Monday, September 30, 2013

Raspberry Pi and a solution waiting for a problem…

Well, not quite, maybe. Let me explain. In previous posts, I played around getting the Nokia 5110 LCD to properly work with the Raspberry Pi. After the usual set of problems, it fully cooperated and I incorporated it as my display in my carputer.

Now, I would like to mount the display on the dash of my car somewhere, but, although the Pi is small, it is still too big to fit in properly.

So I got to thinking, what if I place the display at some distance from the Pi? But how? I decided to go out on a limb and use RJ45 connectors and jacks.

I bought some RJ45 jacks via Ebay and some RJ45 breakout boards from Cooking Hacks. These breakout boards, at a whopping $0.50 a board, allow for easy hookups of the RJ 45 jack to the wires that lead either from the Pi’s GPIO pins or go to the input pins on the Nokia LCD.

After soldering the jacks and the wires to the breakout boards, it was time to grab an Ethernet cable (6 feet in this case), slip the ends into the jacks and turn on the Pi. At first, the results were ambiguous. Sometimes, the display showed correct results, sometimes there were errors in the text, sometimes nothing. So I decided to do some experimenting.

I noticed that the speed at which the Nokia LCD was processing data was set at 5Mhz. I reduced this to .5 Mhz. Voila, it worked.

Next, I tried a longer cable, 24 feet. No problem! I don’t have a longer cable, it would be interesting to see what would happen.

Here’s the 24 foot cable in action (the error message on the display has nothing to do with this project).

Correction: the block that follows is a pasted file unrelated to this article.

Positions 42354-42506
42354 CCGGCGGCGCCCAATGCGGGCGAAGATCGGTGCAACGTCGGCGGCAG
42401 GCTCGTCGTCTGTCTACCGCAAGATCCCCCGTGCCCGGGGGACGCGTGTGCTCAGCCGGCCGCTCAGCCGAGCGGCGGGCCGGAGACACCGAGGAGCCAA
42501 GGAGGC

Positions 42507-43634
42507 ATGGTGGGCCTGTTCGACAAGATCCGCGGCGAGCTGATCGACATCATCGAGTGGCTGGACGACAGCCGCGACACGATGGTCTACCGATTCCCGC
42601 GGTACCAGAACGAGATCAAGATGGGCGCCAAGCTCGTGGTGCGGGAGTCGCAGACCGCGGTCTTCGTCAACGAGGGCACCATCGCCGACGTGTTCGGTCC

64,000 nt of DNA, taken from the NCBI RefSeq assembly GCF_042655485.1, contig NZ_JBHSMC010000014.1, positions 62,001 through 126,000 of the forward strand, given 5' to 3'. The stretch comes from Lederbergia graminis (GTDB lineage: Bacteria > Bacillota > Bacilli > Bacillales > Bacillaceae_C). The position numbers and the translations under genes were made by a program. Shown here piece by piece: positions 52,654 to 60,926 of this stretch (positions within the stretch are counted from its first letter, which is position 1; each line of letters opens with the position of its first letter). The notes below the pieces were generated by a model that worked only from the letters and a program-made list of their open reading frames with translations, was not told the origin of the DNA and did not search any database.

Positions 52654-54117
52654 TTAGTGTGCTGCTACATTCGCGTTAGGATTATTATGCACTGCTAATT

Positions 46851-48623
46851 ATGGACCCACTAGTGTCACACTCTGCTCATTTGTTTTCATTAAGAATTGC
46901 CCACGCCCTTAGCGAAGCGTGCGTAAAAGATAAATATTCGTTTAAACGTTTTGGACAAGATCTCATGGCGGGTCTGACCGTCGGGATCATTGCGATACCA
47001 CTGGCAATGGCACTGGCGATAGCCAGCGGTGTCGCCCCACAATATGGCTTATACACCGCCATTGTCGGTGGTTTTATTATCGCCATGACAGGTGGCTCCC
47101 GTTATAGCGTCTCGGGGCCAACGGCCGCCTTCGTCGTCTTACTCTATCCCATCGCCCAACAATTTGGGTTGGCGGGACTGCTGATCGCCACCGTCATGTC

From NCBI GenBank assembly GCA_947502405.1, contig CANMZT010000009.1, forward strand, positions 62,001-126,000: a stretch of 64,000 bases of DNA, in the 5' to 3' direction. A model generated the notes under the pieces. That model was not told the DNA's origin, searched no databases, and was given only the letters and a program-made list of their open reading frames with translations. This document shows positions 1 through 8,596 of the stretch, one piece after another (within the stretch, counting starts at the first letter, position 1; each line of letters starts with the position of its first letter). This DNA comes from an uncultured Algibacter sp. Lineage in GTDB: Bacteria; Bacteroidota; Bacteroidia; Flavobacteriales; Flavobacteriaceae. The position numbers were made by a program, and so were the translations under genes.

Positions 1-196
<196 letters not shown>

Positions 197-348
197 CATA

So, if you need a display a long way away from the Pi itself, may be this is the way to go…

Tuesday, September 03, 2013

Raspberry Pi and “sudo poweroff”

A few weeks ago I ordered a power switch for the Raspberry Pi from with the aim of using this on my Raspi Fuel Miser setup. (see previous post).

Illuminated LED shutdown switch

When this switch is situated between your Raspberry Pi’s power jack and your phone charger and you plug in the phone charger, nothing happens. You first need to press the button before the Pi lights up. Then, once you are through using it, you keep the button pressed for 2 seconds and the Pi powers off.

You need to hook up 2 wires from the switch to the GPIO pins, suggested are 23 and 24. If you do use other ones, then you need to modify /etc/ after you run setup .sh.

I first ran it using the configuration, but then I got to thinking, why run it separately when it can be included in my Python script, which is running continuously anyway, dutifully computing gas mileage.

So I amended my script, created a new function has_ShutdownButtonBeenPressed and inserted a call to it at the start of the main loop in the program. This way, it will check for a pressed key once every 3/4 second or so, the time it takes to complete a cycle of OBDII readings. I disabled the and remove the entry in /etc/rc.local which started up upon start up.

The ‘sudo poweroff’ command, by the way, cuts all power to the board, so it is completely disabled, unlike the ‘shutdown’ command, which still leaves the main red LED lit.

Now, at the end of my trip, if I have used the fuel miser, all I need to do is press the power button for 2 seconds, and the Python script will close the SQlite database gracefully before issuing the os.system(“sudo poweroff”) command.